Putting up a beware of dog sign may not protect a dog owner from liability.
We have all seen “beware of dog” signs, and most of us have probably taken it as a suggestion that we should steer clear of that particular animal. But in some cases, that particular dog cannot be avoided — perhaps we have an appointment at that house or business, or it belongs to a family member or friend that we are visiting. So what exactly does a beware of dog sign do — and will it prevent you from filing a lawsuit against someone who put up a sign?
Like many legal questions, the answer is “it depends.” California and Arizona are both strict liability states when it comes to dog bites, which means that you do not have to prove that a dog owner was negligent or even that they knew that the dog had violent tendencies in order to recover for a dog bite. Instead, you simply have to prove that a person’s dog bit you, that your injuries were caused by the dog’s bite, and that you were bitten in a place where you were legally allowed to be. The only defenses that a dog owner can present is either that you (1) were not legally on the property or (2) that you provoked the dog.
So what does this mean for “beware of dog” signs? As a general rule, these signs will not have much of an effect on your Arizona or California dog bite case, unless you are trespassing on a person’s property. If you do not have a legal right to be on a person’s private property, then the person has a defense to the dog bite case — but that defense existed regardless of the sign. In other words, it does not matter if the sign was up or not — if you went onto another person’s private property without their permission and their dog bit you, then they can use that as a defense if you sue them for the dog bite.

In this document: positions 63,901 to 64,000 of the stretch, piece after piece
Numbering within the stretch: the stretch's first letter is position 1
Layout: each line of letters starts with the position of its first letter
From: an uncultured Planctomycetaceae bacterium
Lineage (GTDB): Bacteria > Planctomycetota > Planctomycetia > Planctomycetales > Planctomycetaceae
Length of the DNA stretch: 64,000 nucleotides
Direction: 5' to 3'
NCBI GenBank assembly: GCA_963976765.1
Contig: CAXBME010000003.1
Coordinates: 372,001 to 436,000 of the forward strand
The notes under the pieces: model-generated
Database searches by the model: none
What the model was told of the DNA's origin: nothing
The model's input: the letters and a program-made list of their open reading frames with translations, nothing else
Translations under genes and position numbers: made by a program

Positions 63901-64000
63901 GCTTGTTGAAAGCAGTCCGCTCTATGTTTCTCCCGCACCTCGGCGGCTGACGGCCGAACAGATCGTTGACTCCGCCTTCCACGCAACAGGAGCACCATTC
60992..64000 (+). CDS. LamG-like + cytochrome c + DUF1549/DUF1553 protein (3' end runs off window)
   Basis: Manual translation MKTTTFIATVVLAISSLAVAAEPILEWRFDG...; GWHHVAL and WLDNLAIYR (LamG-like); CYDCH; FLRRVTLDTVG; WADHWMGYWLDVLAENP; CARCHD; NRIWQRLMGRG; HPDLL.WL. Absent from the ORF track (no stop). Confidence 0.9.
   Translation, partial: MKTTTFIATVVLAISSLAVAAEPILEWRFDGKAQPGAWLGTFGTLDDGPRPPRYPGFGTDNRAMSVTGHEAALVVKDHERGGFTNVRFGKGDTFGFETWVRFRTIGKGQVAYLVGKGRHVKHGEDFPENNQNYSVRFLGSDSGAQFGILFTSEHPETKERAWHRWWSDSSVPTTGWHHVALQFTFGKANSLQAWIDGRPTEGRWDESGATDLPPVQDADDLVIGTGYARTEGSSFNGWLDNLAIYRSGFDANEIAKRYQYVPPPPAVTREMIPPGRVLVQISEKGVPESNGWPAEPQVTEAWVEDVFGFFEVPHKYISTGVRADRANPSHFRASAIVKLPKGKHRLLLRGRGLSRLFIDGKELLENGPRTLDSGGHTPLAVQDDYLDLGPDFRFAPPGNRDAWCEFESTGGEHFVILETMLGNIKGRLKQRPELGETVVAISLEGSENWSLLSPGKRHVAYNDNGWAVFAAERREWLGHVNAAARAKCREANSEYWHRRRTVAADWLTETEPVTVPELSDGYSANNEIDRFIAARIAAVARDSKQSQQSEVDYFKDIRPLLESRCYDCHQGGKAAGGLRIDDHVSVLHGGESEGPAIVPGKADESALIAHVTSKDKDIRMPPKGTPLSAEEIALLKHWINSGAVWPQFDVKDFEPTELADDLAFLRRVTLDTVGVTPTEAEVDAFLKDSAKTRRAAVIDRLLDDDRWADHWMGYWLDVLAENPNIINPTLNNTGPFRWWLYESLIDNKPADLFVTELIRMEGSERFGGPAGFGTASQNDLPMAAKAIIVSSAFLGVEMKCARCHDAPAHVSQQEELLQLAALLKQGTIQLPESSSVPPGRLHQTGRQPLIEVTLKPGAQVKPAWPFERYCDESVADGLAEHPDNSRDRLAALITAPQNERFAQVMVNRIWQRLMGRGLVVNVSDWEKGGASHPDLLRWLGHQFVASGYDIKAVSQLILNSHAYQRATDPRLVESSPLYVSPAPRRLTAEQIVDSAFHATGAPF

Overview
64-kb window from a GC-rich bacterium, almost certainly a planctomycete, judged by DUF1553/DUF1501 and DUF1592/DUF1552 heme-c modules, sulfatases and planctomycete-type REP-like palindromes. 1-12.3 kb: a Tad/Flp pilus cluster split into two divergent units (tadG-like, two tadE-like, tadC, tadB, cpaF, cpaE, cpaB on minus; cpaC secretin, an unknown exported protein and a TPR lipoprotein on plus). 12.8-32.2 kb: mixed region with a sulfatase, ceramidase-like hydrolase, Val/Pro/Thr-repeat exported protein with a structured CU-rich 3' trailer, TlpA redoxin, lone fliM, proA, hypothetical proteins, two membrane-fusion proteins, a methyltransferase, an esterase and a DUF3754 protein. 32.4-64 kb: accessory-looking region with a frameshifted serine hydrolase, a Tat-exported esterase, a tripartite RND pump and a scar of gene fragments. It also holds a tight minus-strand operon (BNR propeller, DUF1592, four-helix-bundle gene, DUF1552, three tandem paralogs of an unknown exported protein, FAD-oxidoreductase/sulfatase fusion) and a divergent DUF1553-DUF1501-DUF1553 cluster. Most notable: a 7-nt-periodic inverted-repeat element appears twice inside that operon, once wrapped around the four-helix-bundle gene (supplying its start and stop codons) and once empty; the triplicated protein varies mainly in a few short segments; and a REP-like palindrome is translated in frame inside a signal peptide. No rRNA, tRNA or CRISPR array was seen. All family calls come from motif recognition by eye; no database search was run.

Otherwise, if you are bitten by a dog in California or Arizona and the owner had a “beware of dog” sign posted, it will not likely have much of an impact on your case. In contrast to other states, California and Arizona do not require you to prove that the owner knew that the dog was dangerous or that it had bitten other people before. It is enough to show that the dog bit you, and that you were injured as a result of the bite. As long as you were legally on private property or were on public property when you were bitten, you will be entitled to recover for your injuries.
At the Law Offices of Larry H. Parker, our experienced dog bite attorneys can help you get the money you deserve for your dog bite injuries. We offer free initial consultations to help you understand your options, including filing a claim against the dog owner’s homeowner’s insurance policy. We never charge a fee unless we get money for you. Contact us today at 800-333-0000 or email@example.com to schedule a free initial consultation.